Ka Lae also served as an important fishing spot for ancient Hawaiians, so much so that they built a koʻa (fishing shrine) to honor Kuʻula, the Hawaiian god of fishing. Large fish such as ʻahi, mahimahi and marlin were, and still are, common in the area, and you can still find mooring holes in the rocky cliffs used to fasten canoes so Hawaiians could fish without worry of being swept away by the strong currents.
Standing on the rocky cliffs at Ka Lae, I find joy in the fact that I, along with a handful of other visitors and local fishermen, am at the southernmost point in the United States. The scenery is stunning: The dazzling blue ocean glistens below and the colossal Hawaiʻi Island landscape rises in the distance.
Aside from being one of the most scenic spots on the island of Hawaiʻi, Ka Lae, which in ‘ōlelo Hawaiʻi (Hawaiian language) means “the point,” is a deeply historic site. It is hypothesized that Ka Lae is the spot where early Polynesian settlers first landed, as the Big Island is the closest to Tahiti and South Point is the part of the island that they would likely come across first. Ruins of an ancient heiau (Hawaiian temple) are in the area as well, and the site is also home to one of the longest archaeological records of ancient Hawaiian civilization on the Islands.
In 1956, one of the oldest known ancient Hawaiian habitations was found at South Point by an archaeological team from the Bishop Museum. The site included over 14,000 artifacts, ranging from abraders (files used to make fishhooks) made of stone and coral, as well as more than 60 different kinds of larger fishhooks.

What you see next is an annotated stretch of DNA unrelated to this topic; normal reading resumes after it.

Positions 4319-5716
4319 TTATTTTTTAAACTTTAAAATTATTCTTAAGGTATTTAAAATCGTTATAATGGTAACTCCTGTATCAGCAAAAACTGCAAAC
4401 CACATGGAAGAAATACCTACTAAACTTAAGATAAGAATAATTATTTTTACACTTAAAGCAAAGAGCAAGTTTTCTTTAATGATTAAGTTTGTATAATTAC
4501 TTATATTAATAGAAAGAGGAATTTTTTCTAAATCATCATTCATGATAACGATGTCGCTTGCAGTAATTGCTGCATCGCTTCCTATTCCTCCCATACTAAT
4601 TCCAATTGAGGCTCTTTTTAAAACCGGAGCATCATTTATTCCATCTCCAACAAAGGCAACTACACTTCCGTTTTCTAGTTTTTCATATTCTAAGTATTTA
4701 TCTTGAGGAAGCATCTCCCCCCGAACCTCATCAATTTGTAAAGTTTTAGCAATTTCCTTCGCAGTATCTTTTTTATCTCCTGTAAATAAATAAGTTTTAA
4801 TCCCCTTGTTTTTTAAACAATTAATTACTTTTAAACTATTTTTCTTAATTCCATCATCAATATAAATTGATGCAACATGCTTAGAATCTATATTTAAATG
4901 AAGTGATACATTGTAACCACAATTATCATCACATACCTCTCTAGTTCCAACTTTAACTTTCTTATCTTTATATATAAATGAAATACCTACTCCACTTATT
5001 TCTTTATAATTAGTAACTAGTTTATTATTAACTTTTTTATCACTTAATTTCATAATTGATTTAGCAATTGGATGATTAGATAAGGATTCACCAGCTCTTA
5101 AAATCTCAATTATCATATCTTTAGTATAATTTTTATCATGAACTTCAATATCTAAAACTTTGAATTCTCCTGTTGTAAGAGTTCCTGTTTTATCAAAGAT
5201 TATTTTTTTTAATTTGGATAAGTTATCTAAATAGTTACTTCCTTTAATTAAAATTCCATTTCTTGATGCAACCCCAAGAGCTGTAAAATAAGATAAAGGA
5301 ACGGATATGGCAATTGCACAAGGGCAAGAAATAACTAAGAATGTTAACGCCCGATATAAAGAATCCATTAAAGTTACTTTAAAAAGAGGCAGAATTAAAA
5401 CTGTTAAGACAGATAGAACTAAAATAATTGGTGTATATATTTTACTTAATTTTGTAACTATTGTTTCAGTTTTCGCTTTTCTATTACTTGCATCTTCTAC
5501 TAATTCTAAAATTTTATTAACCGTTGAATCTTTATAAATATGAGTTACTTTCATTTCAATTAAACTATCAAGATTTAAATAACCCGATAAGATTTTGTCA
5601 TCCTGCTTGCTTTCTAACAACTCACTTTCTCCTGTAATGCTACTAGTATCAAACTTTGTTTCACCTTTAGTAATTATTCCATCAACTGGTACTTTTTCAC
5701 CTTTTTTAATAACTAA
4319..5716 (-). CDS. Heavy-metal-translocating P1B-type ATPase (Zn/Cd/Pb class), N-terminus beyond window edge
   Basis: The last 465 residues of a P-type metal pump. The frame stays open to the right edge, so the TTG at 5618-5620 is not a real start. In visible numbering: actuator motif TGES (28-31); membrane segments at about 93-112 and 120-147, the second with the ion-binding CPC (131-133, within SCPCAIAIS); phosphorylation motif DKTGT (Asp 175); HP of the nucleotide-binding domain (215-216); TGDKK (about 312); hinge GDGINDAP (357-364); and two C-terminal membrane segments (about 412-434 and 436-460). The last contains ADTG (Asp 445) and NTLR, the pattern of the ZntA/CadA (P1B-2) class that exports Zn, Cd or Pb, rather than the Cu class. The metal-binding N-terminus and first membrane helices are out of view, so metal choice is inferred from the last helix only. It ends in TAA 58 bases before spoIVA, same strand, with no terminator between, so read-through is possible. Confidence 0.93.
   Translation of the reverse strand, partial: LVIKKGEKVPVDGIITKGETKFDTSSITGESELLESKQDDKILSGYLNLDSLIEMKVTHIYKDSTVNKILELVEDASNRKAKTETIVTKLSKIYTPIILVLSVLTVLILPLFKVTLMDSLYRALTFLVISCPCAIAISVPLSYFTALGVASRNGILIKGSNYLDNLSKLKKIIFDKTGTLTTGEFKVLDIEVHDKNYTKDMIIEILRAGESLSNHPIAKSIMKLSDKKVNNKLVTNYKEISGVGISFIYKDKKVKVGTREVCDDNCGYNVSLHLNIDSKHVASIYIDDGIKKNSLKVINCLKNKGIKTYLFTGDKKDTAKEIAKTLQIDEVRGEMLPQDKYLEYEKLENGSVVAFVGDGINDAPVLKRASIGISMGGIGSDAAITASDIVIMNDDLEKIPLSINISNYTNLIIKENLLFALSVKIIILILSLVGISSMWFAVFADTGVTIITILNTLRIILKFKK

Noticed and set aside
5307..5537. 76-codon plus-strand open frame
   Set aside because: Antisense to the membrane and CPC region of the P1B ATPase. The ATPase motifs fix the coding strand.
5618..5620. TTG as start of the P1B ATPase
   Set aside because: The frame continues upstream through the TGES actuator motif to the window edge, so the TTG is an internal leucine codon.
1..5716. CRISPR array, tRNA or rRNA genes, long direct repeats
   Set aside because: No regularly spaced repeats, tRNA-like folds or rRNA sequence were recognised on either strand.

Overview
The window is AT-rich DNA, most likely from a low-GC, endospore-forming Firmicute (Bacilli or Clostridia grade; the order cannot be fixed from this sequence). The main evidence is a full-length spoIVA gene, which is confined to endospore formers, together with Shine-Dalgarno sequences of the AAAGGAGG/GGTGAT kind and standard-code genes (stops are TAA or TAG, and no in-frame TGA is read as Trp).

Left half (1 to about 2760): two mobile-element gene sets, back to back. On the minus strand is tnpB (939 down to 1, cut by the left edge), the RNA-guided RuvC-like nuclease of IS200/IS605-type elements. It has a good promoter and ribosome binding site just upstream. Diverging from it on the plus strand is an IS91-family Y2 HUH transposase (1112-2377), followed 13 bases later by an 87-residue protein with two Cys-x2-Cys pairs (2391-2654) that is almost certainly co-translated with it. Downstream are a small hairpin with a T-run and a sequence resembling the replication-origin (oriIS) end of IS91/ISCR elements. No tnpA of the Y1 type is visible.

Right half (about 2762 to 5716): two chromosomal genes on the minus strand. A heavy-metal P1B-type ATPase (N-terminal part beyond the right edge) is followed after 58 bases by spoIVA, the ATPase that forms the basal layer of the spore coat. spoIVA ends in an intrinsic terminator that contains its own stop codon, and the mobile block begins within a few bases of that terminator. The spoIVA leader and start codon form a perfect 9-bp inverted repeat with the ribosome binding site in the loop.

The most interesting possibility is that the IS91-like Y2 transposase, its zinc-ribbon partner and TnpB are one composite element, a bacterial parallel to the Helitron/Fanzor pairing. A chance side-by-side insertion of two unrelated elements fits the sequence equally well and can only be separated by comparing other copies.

Even in modern times, the area is still popular among fishermen trying to catch ulua, red snapper, mahimahi and marlin. Ka Lae has also attracted thrill-seekers looking to dive off its picturesque, yet sharp and rugged, cliffs. Looking down at the drop, I don’t mind the height of the jump as much as the ocean itself, which is known here for its dangerous sweeping rip current.
The current is actually named Hala‘ea, which was the name of an ancient Hawaiian chief who was abusive toward his people; he was known for never sharing the aku (bonito) he caught and for taking more aku than he needed from his fishermen. Fed up with his greed, his own fishermen sunk Halaʻea’s canoe by placing more and more aku on it until it submerged from the weight. The chief was then carried off by the current, never to be seen again.
Thinking of Halaʻea and his unfortunate fate, I step carefully away from the cliffs of Ka Lae. There’s more to see here, and I set off down the coast on my own as the southernmost person in the United States.
To reach Ka Lae, turn onto South Point Road located between mile markers 69 and 70 on Highway 11 and follow it for 11 miles.